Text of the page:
Soprano Carter Scott reprised her 2005 role as Floria Tosca in Fort Worth Opera’s spellbinding new production of the Puccini classic.

Fort Worth Opera kicked off its 2012 festival on Saturday at Bass Performance Hall with a performance of Puccini’s Tosca, a three-act work that epitomizes grand opera: lots of romance, politics, art, violence, and death. And ornate sets and costumes. And choirs. And epic music. The company’s production was superlative in every aspect –– vocally, musically, technically, emotionally. The worst that could be said is that at the beginning of Act III a concertgoer’s cellphone rang for a brief moment.

This Tosca is the festival’s only grand opera, underlining the company’s mission to provide a varied program each year. The other three productions range in style from opera buffa (Mozart’s The Marriage of Figaro) to contemporary (Jake Heggie’s Three Decembers) to a contemporary take on a classic yarn (Mark Adamo’s Lysistrata). Tragically hip observers may believe the company continues serving up the classics year after year to satisfy richer, older supporters –– FWO performed Tosca in 2005. But the classics are classics for a reason.

As soon as the curtain opens, the transportive mood takes hold, thanks to scenic designer Andrew Horn’s rendering of the interior of an Italian cathedral. Replete with altar, arched entryways, paintings, and — scrolling across the elevated flat surfaces — Latin inscriptions, the set is composed of muted shades kissed by some colorful strategic lighting. The opera takes place in Rome in June 1800, not long after Napoleon’s forces have pulled out of the city, leaving it to the oppressive Italian troops. The enlightened townsfolk’s resistance to military control is never seen but is felt throughout.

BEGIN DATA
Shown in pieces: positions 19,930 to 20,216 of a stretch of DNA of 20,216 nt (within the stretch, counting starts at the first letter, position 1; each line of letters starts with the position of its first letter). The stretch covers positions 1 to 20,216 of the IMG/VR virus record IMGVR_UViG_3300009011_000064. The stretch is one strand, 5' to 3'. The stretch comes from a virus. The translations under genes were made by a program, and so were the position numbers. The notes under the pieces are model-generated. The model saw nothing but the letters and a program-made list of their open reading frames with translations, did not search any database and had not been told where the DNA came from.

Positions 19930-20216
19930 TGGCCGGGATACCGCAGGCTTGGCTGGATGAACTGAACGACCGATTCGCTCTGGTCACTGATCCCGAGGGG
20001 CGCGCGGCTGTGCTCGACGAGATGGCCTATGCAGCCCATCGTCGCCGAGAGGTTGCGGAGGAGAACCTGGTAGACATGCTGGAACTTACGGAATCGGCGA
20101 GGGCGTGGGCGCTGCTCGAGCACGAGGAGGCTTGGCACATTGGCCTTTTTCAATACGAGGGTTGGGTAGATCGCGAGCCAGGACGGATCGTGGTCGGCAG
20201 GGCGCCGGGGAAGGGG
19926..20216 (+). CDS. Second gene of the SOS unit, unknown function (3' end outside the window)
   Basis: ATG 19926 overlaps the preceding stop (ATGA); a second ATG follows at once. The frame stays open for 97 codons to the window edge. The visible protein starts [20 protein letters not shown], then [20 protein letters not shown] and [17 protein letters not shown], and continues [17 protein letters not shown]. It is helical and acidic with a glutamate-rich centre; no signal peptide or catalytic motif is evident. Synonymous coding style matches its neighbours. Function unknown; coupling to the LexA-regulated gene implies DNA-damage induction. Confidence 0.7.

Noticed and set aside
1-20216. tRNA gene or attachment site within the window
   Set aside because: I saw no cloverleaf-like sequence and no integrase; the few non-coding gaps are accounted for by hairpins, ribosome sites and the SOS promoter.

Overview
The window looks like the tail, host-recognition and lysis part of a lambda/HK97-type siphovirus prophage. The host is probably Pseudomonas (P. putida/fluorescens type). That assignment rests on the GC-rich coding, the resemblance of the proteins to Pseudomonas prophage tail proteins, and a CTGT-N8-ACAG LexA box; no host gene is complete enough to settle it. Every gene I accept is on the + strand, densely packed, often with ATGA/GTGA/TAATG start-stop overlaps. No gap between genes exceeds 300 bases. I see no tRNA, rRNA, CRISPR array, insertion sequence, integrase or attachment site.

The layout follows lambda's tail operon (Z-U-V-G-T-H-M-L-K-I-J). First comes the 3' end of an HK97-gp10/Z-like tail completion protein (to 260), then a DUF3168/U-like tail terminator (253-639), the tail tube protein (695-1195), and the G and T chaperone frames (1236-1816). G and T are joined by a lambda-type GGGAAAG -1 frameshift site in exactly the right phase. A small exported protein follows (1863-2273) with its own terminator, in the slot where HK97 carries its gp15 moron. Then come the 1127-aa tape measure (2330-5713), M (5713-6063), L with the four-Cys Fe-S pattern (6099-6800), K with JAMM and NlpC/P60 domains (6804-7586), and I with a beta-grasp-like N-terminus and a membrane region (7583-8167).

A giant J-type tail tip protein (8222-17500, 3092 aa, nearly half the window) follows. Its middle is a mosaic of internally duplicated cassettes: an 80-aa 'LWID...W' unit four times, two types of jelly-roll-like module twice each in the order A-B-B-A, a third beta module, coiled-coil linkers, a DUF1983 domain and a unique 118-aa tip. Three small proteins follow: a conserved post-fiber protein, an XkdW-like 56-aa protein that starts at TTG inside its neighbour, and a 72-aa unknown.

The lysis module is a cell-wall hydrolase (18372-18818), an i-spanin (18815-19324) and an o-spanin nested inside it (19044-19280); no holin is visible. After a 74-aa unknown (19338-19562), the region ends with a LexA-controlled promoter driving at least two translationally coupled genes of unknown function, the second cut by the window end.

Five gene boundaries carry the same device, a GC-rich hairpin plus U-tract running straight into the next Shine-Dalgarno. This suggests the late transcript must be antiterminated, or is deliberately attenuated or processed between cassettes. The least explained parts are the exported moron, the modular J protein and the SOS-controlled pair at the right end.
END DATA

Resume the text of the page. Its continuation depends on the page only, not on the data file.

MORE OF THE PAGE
Soprano Carter Scott, a spicy, zaftig brunette, reprised her 2005 role on Saturday as Floria Tosca, a famous local singer in a relationship with painter Mario Cavaradossi, sung masterfully here by tenor Roger Honeywell (Don José in FWO’s Carmen). Hired by the church to paint Mary Magdalene in the chapel, Cavaradossi has taken as his muse not Tosca but a young, blue-eyed blonde woman who had been visiting the church ostensibly to pray. And pray. And pray some more. After an escaped political prisoner, Angelotti (bass-baritone Thomas Forde), lands on the church doorstep at night, seeking refuge from the search party –– the fired cannon in the distance signals the pursuit –– the seemingly pious woman is revealed to be Angelotti’s sister, who in between prayers has secretly left a disguise for him in the chapel. Cavaradossi, working late and sympathetic to the resistance, chooses to help the escapee. Police chief Baron Scarpia (baritone Michael Chioldi, also reprising his 2005 role) begins sniffing around, eager to untangle the subterfuge while at the same time hoping to conquer Tosca, just another woman for him to sample like so many fine wines.